Today everyone is becoming concerned with his environment. People have come to realize that their lives are tightly knit to their surroundings. This has been made clear by growing knowledge of green environment even deep in the villages.
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However, scientists and other scholars have contradicted overtime in defining environmental justice. Concerned environmental bodies and other activist groups still have diverse definition for environmental justice.
As a result, justice in environmental terms has become too relative. Schlosberg believes that all the terms has only led to confusion with little help, he says “Yet all of these developments in justice theory, very little has been applied in environmental justice movement” (Schlosberg, 2007, Chap 1 Excerpt).
Several researchers have not come to terms when creating distinction between environmental and ecological environmental justice.
However, understandably ecological justice is associated with nature and distribution of factors influencing it, while environmental justice focuses on equity of distribution of resources among the social classes.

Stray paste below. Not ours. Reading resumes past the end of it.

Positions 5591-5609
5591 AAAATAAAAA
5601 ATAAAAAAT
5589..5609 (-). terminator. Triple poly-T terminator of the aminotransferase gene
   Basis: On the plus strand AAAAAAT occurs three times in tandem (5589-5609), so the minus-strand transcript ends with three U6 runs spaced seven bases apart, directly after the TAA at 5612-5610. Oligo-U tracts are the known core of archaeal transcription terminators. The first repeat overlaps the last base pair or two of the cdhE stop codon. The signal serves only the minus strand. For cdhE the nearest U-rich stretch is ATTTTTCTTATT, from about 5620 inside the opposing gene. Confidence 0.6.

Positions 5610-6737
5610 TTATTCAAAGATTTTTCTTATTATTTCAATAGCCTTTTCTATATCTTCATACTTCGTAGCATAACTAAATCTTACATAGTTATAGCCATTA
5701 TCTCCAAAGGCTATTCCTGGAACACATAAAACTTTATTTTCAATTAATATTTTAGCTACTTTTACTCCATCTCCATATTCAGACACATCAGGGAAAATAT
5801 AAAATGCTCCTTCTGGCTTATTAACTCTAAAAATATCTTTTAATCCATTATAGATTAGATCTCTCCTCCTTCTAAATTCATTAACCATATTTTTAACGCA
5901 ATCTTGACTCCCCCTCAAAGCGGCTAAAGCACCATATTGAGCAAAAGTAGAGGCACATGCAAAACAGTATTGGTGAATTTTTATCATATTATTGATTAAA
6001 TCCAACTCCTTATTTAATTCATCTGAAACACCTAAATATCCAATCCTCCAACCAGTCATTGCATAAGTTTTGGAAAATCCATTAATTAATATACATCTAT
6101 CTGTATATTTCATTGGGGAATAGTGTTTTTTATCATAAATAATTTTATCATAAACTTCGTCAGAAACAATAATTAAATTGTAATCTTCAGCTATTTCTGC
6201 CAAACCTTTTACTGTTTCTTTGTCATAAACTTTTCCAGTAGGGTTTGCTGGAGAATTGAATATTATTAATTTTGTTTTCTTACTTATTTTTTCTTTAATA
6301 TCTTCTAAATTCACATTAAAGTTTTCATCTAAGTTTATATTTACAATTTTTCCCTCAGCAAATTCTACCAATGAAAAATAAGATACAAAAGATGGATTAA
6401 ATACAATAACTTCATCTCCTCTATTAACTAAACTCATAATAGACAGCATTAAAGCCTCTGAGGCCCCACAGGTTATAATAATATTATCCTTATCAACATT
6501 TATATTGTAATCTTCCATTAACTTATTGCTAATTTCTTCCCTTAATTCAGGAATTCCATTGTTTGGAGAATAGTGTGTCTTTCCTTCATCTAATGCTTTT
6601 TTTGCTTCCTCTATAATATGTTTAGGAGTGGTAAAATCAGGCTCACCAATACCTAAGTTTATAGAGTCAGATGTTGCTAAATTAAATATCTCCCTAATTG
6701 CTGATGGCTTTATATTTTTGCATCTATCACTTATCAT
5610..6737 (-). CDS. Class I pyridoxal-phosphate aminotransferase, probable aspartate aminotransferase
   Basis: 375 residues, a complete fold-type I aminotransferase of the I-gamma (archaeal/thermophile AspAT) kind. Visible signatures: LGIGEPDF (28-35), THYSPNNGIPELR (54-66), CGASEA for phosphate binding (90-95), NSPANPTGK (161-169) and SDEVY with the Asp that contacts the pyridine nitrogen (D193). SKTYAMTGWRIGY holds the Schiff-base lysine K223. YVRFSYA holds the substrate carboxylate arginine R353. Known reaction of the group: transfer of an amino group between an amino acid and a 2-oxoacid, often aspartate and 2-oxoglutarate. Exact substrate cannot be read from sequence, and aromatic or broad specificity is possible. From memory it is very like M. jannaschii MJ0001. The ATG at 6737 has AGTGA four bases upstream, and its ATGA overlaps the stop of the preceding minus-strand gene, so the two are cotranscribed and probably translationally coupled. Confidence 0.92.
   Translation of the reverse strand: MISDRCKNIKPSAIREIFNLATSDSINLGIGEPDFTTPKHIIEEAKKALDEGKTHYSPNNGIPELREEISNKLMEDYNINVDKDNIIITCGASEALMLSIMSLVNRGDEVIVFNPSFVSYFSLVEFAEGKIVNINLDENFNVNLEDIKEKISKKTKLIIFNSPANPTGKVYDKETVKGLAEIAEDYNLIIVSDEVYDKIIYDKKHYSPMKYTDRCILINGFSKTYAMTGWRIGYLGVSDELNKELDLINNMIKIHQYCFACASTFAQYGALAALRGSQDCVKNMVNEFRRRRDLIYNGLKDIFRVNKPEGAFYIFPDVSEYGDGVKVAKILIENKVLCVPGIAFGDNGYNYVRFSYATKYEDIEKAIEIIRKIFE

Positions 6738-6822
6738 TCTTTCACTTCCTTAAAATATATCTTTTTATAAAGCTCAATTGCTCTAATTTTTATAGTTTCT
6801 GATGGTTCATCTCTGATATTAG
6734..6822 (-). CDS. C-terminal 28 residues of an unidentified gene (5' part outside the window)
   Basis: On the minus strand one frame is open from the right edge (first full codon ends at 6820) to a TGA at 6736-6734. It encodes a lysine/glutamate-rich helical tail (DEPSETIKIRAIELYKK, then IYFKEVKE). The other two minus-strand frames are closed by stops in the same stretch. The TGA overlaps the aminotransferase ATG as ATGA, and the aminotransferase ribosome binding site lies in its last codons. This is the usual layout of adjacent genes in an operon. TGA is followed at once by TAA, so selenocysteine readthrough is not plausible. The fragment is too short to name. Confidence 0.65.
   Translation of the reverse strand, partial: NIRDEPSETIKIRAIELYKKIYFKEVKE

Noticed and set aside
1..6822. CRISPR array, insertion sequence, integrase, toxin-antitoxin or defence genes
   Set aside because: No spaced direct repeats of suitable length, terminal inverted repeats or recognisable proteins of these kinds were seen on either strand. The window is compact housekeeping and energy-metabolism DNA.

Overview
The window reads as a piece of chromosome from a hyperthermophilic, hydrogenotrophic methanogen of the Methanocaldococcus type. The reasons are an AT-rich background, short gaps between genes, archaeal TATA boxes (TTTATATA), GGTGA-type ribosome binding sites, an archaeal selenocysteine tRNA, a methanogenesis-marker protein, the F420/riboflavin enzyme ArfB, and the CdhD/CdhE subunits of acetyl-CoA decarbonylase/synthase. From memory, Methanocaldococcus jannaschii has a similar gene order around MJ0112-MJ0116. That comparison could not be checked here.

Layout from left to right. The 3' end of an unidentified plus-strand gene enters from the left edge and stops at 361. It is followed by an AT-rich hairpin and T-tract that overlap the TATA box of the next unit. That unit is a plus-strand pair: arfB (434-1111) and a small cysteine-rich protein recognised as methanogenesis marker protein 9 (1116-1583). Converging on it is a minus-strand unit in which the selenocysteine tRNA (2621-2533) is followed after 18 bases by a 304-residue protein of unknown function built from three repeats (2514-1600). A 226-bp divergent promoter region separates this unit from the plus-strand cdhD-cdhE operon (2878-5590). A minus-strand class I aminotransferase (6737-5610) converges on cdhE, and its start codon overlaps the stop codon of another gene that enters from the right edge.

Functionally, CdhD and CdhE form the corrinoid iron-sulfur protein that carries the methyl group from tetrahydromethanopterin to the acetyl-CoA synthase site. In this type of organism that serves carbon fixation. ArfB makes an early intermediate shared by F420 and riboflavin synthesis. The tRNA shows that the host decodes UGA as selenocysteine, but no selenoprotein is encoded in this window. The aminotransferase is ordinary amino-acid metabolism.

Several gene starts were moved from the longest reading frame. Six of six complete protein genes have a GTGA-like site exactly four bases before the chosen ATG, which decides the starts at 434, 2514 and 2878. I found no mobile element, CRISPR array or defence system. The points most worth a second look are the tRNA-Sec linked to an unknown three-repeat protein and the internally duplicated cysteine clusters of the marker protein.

In addressing the disparities to Iles concludes that, “If both environmental and ecological justice can be addressed using a broad language of distribution, recognition, capabilities, and procedural justice, then a larger frame can be established that link both set of concern” (Illes, 2004, p. 92).
Environmental justice is supposed to protect our environment through sustainable development; however, industrial development and economic growth have surpassed man’s capability to manage his environment (Schlosberg, 2007).
Currently computer wastes have become a nightmare to environmental activists. In developed countries, governmental regulatory measures and groups concerned with environmental health to some extent have achieved control over these wastes.
In Europe, for example, computers’ component recycling programs has become useful in curbing environmental pollution. Iles notes, “The European Union, along with Japan and Taiwan, has enacted laws obliging electronics manufactures to take back obsolete technology for reuse and recycling” (Iles, 2004, p. 98).
Pressure has also been put upon computers’ designers to develop systems that are environmental friendly. Consequently, bans have also been employed as a method of fighting poor application of e-way in several states as well as manufactures.
Developing countries, on the other hand, are facing difficulty in adopting technological development and managing its environment pollution consequences.
Since many people in these countries are unable to purchase top manufactures designers, they opt to import used and environment harmful components from developed nations.
Worse still, these nations have not come up with policies of managing these wastes. Asia, for example, has become one of the huge importers of these low quality designs. These are the same trend in almost all the developing nations (Illes, 2004).